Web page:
Like the caged birds that Valmiki keeps, however, the Krishnus are trapped by the bars of their rigid community. Valmiki juggles his need for his longtime male lover, Saul, with his need for discretion in a place where eyes are everywhere. Several times in the course of the story, individuals experience very personal moments and then realize, shortly afterwards, that someone has been observing them. The small island country appears to offer no safety for those who do not fit into a stifling norm. Is life worth living if it is to be posing as someone you are not?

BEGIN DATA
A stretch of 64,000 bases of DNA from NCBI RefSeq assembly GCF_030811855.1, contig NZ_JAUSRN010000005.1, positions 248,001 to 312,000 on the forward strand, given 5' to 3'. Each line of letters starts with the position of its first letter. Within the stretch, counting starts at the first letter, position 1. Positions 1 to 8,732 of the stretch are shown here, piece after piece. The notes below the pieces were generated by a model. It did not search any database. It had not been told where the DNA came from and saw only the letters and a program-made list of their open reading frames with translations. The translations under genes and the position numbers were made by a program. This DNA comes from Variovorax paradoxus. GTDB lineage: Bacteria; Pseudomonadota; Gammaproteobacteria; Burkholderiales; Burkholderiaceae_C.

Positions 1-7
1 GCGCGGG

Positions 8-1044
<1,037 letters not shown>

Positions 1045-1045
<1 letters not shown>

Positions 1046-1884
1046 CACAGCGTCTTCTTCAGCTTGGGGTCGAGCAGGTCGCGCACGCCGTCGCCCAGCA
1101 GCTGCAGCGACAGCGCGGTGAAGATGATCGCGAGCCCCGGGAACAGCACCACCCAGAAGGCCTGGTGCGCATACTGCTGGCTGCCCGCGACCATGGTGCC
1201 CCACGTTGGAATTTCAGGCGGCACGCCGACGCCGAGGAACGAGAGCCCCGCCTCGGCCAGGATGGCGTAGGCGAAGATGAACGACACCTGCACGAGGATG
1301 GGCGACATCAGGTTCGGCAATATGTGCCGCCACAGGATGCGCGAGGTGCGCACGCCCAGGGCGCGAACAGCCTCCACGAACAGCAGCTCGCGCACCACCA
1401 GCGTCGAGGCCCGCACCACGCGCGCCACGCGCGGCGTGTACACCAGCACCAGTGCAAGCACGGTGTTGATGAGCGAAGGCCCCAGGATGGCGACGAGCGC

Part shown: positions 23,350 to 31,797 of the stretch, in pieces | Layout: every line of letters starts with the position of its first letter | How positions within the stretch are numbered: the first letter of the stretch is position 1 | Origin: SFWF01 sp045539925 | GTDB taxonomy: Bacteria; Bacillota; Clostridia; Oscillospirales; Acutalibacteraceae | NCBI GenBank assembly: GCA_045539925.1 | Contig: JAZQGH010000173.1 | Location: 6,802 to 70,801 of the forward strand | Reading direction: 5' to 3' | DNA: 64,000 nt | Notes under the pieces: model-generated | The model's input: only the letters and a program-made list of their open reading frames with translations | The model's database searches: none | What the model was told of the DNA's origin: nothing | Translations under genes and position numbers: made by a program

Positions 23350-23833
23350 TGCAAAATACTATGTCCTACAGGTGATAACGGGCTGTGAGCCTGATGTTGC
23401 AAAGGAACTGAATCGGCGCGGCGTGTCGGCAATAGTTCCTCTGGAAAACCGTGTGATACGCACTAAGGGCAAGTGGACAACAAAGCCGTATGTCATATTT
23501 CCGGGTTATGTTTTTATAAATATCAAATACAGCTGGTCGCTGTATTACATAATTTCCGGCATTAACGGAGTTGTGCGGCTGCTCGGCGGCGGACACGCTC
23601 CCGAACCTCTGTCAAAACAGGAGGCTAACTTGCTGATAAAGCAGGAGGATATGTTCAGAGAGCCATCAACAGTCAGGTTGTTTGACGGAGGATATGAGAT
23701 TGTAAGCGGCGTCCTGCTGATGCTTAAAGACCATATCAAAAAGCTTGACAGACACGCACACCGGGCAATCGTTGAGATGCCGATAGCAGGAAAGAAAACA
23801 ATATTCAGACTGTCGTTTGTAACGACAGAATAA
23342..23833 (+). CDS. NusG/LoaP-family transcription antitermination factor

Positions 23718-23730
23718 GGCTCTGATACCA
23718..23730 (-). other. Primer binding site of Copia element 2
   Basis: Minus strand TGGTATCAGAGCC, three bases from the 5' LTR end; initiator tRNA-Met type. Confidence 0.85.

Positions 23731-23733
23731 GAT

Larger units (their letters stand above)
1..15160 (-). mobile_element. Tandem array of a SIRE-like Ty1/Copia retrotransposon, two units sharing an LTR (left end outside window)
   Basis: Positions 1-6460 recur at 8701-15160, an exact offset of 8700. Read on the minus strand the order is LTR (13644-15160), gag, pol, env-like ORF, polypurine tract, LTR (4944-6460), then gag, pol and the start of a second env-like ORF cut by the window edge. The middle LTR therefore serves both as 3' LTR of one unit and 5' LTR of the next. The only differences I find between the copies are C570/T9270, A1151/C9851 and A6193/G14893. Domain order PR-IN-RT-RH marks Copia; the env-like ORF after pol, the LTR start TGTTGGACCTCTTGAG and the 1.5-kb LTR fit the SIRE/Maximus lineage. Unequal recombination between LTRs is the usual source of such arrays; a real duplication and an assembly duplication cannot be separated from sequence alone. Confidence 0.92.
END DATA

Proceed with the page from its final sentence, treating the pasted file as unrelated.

Viveka has a growing sense of her lesbianism and her parents are witness to her feelings. Valmiki wants his daughter to make better choices than he did, yet he cannot discuss this openly with her, nor with his wife.
It isn't surprising that this novel reminded me from the start of Naipaul's A House for Mr. Biswas, with its focus on the nuances of Indo-Trinidadian society and with Valmiki Krishnu trapped in a life not of his choosing, much like Mohun Biswas. Indeed, Viveka is deeply intrigued by Naipaul's work.
The questions in this novel are not only if Viveka will demonstrate the courage she needs to be true to herself, but what effect that would have on her family if she does. A complex and deeply moving story.